Cooking With Elvis
Lee Hall whose other work includes "Spoonface Steinberg", which had a run at the New Ambassadors in January, writes this comic drama. He has also adapted the RSC's production of Carlo Goldoni's "The Servant of Two Masters" which has just finished a run at the Young Vic theatre, and his adaptation of "Mother Courage", produced by Shared Experience, will be at the New Ambassadors theatre next month. Lee Hall is very popular at the moment, so what is this play like? Well, quite good actually although it can leave a bad taste in the mouth of some people as the play has bad language, bad taste, nudity, masturbation, under age sex, and a tortoise!!
The play, directed by Max Roberts, the artistic Director of Live Theatre Company in Newcastle Upon Tyne, concerns a dysfunctional family who have difficulties after their father/husband, who is a part time Elvis Impersonator, is turned into a vegetative state following a car accident. His 14-year-old daughter becomes obsessed by food, and his wife turns to pulling toy boys. However, when his wife's latest toy boy, Stuart, comes to live with them all does not go well and Stuart finds himself caught in the middle of a family crises, which leads to a nasty ending!
This black comedy is one of those plays you will either like or loathe. It uses tragedies in life for laughs. If not handled carefully this may offend, particularly in reference to the father's vegetable state. Lee Hall's writing skills highlight the kind of problems dysfunctional families may have if one of their loved one's becomes disabled in this way.
Frank Skinner, who made his West End debut in "Art" at the Wyndham's Theatre last year, puts in a competent performance as 'Stuart', a simple mother's boy. Charlie Hardwick is impressive as 'Mam', the wife who picks up toy boys, not necessarily to forget about her husband, but in order to be able to use them as sex objects which allows her to fantasise that she is having sex with her husband! Sharon Percy as the daughter 'Jill', produces a fine performance as a 14-year-old, who is comfort eating in order to cope with her miserable life. Joe Caffrey is convincing as the disabled dad, and he also has a fine voice when doing his Elvis impersonations.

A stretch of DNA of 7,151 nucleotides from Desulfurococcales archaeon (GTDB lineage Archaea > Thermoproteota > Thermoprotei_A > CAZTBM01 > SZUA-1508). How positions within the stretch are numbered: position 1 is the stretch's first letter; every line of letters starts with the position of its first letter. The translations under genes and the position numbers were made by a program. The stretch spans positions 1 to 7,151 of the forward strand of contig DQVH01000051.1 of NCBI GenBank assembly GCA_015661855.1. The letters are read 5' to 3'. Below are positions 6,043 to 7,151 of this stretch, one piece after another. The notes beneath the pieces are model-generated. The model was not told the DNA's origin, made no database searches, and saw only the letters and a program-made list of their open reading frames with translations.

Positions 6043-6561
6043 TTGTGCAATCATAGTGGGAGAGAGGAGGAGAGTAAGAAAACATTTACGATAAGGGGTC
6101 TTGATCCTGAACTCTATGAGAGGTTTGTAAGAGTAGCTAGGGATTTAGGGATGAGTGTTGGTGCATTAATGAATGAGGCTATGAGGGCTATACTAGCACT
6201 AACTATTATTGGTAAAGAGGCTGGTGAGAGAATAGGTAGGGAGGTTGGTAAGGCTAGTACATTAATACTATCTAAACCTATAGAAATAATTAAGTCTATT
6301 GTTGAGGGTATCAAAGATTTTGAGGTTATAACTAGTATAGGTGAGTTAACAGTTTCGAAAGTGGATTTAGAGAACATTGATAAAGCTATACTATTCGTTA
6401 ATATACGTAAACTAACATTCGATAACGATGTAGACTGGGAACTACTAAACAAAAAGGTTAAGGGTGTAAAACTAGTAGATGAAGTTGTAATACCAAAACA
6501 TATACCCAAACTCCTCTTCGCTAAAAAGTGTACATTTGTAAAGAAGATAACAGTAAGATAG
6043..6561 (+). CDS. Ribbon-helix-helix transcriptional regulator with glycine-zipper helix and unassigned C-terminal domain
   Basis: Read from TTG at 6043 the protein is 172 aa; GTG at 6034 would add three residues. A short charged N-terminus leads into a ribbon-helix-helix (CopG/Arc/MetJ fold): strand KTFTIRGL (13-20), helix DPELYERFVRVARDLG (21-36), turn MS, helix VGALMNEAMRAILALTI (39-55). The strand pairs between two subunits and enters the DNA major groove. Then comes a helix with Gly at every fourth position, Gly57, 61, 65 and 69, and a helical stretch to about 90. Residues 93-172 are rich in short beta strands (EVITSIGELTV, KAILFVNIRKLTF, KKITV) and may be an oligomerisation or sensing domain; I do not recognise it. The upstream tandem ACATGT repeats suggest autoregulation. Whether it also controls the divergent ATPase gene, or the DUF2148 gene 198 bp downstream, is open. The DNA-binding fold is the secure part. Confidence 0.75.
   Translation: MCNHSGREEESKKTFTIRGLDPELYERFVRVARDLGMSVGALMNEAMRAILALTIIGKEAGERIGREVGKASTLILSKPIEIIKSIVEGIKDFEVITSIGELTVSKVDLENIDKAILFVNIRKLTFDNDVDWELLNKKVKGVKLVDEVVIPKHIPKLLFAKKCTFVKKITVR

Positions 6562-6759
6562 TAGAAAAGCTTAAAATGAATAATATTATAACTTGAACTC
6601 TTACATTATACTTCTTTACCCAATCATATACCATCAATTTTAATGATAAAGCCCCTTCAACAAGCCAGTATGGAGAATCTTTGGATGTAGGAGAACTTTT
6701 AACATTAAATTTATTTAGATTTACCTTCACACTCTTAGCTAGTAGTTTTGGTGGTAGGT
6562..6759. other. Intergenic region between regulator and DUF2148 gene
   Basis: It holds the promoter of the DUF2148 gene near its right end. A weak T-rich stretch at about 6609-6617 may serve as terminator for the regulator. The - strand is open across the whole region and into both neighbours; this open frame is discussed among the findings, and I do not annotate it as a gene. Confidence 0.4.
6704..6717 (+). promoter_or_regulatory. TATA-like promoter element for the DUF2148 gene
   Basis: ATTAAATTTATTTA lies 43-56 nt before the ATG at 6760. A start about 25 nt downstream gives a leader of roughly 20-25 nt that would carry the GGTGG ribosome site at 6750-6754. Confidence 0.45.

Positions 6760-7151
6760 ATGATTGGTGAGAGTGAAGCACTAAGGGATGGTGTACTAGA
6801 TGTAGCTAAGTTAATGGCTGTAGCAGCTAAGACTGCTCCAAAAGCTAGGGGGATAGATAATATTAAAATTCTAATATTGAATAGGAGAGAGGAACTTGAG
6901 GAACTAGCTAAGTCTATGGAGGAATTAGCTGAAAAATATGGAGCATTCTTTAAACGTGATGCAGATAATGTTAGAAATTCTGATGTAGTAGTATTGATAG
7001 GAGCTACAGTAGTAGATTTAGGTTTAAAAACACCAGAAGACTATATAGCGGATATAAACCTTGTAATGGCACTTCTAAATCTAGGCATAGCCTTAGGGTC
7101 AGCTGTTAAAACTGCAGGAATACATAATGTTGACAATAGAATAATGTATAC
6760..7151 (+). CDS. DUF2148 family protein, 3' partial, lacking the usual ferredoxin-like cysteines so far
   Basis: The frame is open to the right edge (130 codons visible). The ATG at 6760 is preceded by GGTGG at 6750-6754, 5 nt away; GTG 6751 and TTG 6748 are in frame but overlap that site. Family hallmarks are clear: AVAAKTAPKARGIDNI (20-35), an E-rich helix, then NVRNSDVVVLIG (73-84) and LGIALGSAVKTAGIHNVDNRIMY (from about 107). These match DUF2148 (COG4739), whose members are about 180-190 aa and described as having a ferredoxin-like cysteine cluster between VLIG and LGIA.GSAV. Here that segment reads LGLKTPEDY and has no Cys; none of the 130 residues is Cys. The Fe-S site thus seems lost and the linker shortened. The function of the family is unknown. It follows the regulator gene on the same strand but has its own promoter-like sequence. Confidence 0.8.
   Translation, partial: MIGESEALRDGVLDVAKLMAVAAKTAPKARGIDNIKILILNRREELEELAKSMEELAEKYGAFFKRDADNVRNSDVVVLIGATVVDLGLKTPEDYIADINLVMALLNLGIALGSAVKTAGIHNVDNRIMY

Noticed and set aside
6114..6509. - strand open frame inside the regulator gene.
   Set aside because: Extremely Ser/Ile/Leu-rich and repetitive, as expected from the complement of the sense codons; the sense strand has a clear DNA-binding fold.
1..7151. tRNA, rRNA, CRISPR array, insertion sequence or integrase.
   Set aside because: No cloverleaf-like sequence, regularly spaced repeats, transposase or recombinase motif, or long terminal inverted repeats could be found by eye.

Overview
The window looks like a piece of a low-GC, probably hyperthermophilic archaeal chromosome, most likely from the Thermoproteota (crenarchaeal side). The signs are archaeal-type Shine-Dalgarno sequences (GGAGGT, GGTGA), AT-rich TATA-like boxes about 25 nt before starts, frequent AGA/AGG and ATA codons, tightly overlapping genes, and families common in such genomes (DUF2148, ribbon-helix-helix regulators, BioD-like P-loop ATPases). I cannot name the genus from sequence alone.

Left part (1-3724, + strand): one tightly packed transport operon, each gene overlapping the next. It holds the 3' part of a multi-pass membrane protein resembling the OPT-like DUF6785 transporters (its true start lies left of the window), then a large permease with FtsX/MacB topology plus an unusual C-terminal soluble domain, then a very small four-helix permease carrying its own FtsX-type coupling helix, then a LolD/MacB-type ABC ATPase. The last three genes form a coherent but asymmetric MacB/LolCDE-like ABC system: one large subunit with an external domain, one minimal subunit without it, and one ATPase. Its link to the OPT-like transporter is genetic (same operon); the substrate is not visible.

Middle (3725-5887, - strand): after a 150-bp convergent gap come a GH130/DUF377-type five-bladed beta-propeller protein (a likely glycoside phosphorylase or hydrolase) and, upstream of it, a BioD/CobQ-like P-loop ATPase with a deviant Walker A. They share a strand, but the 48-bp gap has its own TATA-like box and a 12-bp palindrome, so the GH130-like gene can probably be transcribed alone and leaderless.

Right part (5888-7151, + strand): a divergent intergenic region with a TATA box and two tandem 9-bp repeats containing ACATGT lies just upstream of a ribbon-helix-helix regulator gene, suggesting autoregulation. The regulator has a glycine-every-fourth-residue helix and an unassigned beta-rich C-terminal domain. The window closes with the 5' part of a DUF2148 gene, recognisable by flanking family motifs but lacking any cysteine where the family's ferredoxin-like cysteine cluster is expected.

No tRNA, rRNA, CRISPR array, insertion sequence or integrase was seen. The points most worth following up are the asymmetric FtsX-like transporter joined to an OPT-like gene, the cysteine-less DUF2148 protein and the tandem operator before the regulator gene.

The play has received mixed reviews from the popular press……. THE INDEPENDENT says, "As an aficionado of bad taste, I have to say its attempts at taboo violation are graphic but feeble..." THE EXPRESS says, "…breathtakingly bad taste, but deliciously enjoyable, comedy..." THE EVENING STANDARD says, "Lee Hall's Cooking With Elvis is a juvenile comedy of sexual manners in bad taste. It ought to leave anyone over 14, who has sense and sensibility, in need of a mild mouth-wash. I left the theatre with my palate jaded, although I succumbed to the odd smile and laughter from time to time. " THE STAGE says the play is "hilariously funny, but also sweet and moving." TIME OUT says, " Hall may be brave to try, but the wisdom of putting his half-cooked efforts in such a prominent position is doubtful." SHERIDAN MORLEY for TELETEXT says, "This is not, let us rapidly establish, a play for the faint-hearted. There are some good, funny and touching moments here, but parts of the script are always better than the whole."
I found "Cooking With Elvis" a good play that dared to be risky and, I think gets away with it. Although, I'm sure there are many others who will disagree and leave the theatre disgusted.